When Valerie tells her story at events or presentations, she starts by asking “What does homelessness look like to you?” People often take a stab at answering, referencing panhandlers they may very well have seen that same day. Inevitably, the description is stereotypical. Valerie answers them with a question: “What if I told you that was me?”
“I bet if you were an artist, you’d be pretty amazing,” said a friend to Albert Gonzalez as he doodled on a napkin. Those words stuck with him.
“I want people to feel like they’re in another world,” says Gilbert Glaster, owner of Unique Knits.
“I wouldn’t have been a musician if it wasn’t for the symphony in my city,” says Aimee Lopez, a proud member of the second violin section in the San Antonio Symphony. Aimee is a native of Washington, D.C. and moved to San Antonio in 2008.
“We love that our clients allow us to think outside the box,” says Christian. She’s had the opportunity to transform spaces from Hayes Street Bridge to Houston Street and everything in between. “What I love most about San Antonio is it allows you to do stuff that’s new.”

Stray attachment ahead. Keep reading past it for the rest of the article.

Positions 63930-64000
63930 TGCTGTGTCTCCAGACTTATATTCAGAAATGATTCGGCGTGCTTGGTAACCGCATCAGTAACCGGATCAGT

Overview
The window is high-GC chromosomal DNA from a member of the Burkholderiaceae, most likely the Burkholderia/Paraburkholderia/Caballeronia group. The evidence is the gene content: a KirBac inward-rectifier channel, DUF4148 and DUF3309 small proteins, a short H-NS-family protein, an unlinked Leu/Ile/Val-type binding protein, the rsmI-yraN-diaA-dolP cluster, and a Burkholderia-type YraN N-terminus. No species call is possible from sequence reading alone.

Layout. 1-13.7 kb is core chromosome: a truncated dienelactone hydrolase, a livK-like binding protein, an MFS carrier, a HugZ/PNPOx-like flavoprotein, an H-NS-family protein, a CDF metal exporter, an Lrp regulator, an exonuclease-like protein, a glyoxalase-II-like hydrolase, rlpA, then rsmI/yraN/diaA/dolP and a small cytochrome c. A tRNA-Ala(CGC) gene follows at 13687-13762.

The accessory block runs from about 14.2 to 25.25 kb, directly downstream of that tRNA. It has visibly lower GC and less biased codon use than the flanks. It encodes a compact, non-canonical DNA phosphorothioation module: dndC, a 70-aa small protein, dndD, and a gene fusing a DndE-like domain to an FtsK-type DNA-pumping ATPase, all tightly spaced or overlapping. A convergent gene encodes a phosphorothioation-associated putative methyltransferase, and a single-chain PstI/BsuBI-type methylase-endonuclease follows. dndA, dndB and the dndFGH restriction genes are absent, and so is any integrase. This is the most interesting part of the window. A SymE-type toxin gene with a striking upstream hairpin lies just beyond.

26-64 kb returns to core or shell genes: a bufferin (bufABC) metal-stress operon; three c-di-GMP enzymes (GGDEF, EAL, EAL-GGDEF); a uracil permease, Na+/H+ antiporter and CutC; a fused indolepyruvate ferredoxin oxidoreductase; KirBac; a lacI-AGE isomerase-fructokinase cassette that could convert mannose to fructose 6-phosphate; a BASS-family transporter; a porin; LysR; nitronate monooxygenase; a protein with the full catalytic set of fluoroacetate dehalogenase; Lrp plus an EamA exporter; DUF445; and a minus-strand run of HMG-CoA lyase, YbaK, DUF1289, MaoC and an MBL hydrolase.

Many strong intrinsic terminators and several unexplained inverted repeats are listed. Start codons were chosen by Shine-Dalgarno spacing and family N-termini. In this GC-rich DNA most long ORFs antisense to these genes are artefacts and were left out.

“People who gravitate toward Downtown are an eclectic group,” says Isabella, “We get to meet people from so many different walks of life.”
“I don’t think it was supposed to be a long term thing,” says Abe Cortez, Owner of Paris Hatters. “But it just went and went and went.” It’s unlikely that Abe’s father and uncle, who founded the business in 1917, could have imagined a simple hat repair shop lasting over a hundred years.
These three Lifetime Achievement Honorees, recognized at the 2017 Centropolitan Awards, changed the face of our downtown.